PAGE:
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Thread: Inter-Species Transmission of KHV

  1. #1
    Daihonmei MikeM's Avatar
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    Dec 2003
    Orlando, Florida

    Inter-Species Transmission of KHV

    A thread on another forum asking whether the so-called Chinese Banded High-Fin Shark could carry KHV caused me to go back through some articles I had saved. There was one published in 2016 which I had meant to post about, but had not. The study found that rainbow trout could carry and transmit KHV to carp. The citation and abstract:

    Fisheries and Aquaculture Journal

    Is There Any Species Specificity in Infections with Aquatic Animal
    Herpesviruses?–The Koi Herpesvirus (KHV): An Alloherpesvirus Model
    Sven M Bergmann1*, Michael Cieslak1, Dieter Fichtner1, Juliane Dabels2, Sean J Monaghan3, Qing Wang4, Weiwei Zeng4 and Jolanta
    1FLI Insel Riems, Südufer 10, 17493 Greifswald-Insel Riems, Germany
    2University of Rostock, Aquaculture and Sea Ranching, Justus-von-Liebig-Weg 6, Rostock 18059, Germany
    3Aquatic Vaccine Unit, Institute of Aquaculture, School of Natural Sciences, University of Stirling, Stirling, FK9 4LA, UK
    4Pearl-River Fisheries Research Institute, Xo. 1 Xingyu Reoad, Liwan District, Guangzhou 510380, P. R. of China
    5West Pomeranian Technical University, Aquaculture, K. Królewicza 4, 71-550, Szczecin, Poland

    Most diseases induced by herpesviruses are host-specific; however, exceptions exist within the family
    Alloherpesviridae. Most members of the Alloherpesviridae are detected in at least two different species, with and
    without clinical signs of a disease. In the current study the Koi herpesvirus (KHV) was used as a model member
    of the Alloherpesviridae and rainbow trout as a model salmonid host, which were infected with KHV by immersion.
    KHV was detected using direct methods (qPCR and semi-nested PCR) and indirect (enzyme-linked immunosorbant
    assay; ELISA, serum neutralization test; SNT). The non-koi herpesvirus disease (KHVD)-susceptible salmonid fish
    were demonstrated to transfer KHV to naïve carp at two different temperatures including a temperature most suitable
    for the salmonid (15°C) and cyprinid (20°C). At 20°C KHVD was induced in carp cohabitated with infected trout. KHV
    was also detected virologically and serologically at the end of the experiment in both rainbow trout and carp.
    Last edited by MikeM; 09-28-2017 at 10:28 AM.
    ricshaw likes this.

  2. #2
    Daihonmei MikeM's Avatar
    Join Date
    Dec 2003
    Orlando, Florida
    There have been several studies showing that non-carp species can be infected, but asymptomatic. These have mostly been species fairly closely related to carp, and it has not always been established that the non-carp species could be a vector for transmission to koi. Goldfish have been suspected as transmission vectors, but most published studies have not gone so far as to conclude that they definitely are. The economic consequences to ornamental fisheries could be so severe there is great reluctance to publish a conclusion without a level of absolute certainty rarely found in any scientific inquiry. The fact that most scientists studying fish diseases are connected to aquaculture in some fashion, and have a goal of their learning benefitting the economic production of aquaculture in general, undoubtedly influences this conservatism. ...I do not criticize for this, as it is a good thing for scientists to be very careful about the conclusions they publish. But, it is a factor that should be recognized when putting things into perspective.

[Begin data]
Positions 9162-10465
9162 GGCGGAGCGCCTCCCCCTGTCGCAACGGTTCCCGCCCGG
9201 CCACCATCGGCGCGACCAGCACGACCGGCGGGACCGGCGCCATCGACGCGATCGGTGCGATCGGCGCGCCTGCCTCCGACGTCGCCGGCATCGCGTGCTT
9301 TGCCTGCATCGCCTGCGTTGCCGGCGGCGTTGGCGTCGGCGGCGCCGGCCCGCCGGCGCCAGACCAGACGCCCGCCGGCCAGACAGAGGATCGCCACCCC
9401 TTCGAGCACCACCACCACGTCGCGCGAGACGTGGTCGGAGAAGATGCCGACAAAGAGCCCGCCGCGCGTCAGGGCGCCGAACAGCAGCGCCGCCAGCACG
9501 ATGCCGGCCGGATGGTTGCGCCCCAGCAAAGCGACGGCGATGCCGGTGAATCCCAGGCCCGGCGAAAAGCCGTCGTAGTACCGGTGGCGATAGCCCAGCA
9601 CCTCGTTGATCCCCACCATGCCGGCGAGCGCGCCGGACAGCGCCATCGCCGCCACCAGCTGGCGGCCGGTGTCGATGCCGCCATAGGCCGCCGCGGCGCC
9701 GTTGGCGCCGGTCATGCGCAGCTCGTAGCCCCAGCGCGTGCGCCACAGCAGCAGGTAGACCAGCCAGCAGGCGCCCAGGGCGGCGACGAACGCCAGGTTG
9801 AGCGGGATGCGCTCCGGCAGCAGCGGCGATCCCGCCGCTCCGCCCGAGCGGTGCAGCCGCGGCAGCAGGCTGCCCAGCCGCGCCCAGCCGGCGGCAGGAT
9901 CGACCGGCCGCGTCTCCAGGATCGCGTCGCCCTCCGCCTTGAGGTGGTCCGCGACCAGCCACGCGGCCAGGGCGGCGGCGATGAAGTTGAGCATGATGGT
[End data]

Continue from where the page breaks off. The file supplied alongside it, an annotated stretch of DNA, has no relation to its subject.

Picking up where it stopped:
The conclusion that rainbow trout can be vectors of transmission of KHV to carp is a powerful one. Rainbow trout are in the family Salmonidae, quite removed from carp. If the conclusion holds in further studies, it raises the spectre of a very wide range of fish species being vectors for KHV. Indeed, for koikeepers the assumption should become that any fish species can be a vector for transmission until proven otherwise... and proving that negative to a level of confidence acceptable to koi hobbyists may be a very difficult thing to do.

    As a consequence, koi sold in the mass market of pet shops and garden shops where the largest volume of koi are sold in the U.S. and many other countries become even more questionable since such outlets regularly mix fish species and fish from different sources, use shared filtration systems and are otherwise anything but bio-secure. We know that KHV outbreaks continue, although generally not in the ponds of the more serious koikeepers who patronize name breeders and dealers. Their maintenance of bio-secure operations has protected the hobby. The KHV outbreaks we continue to hear about involve backyard garden ponds where a mix of inexpensive koi have been kept and the ponds of folks who have 'rescued' such koi. It has generally been thought that the source has been some cheap koi produced in mass by some non-secure breeder, whether domestic or foreign. Reports of high risk for KHV among koi mass produced in Indonesia and southeast Asia have fed that thinking. Such koi are typically found at pet shops and garden shops. The possibility has to be considered that in some instances the source of transmission may not have been the hypothetical, anonymous non-secure breeder, but the shop itself. ....Since I keep tropical fish in aquaria that is a bothersome possibility. The equipment used with the aquaria does not get used with the pond, but I have never made it a conscious point to be bio-secure about it. Perhaps I should???? ....The risk seems likely to be infinitesimally small, but maybe not as small as one would guess???
    Brian and diamond*girl like this.

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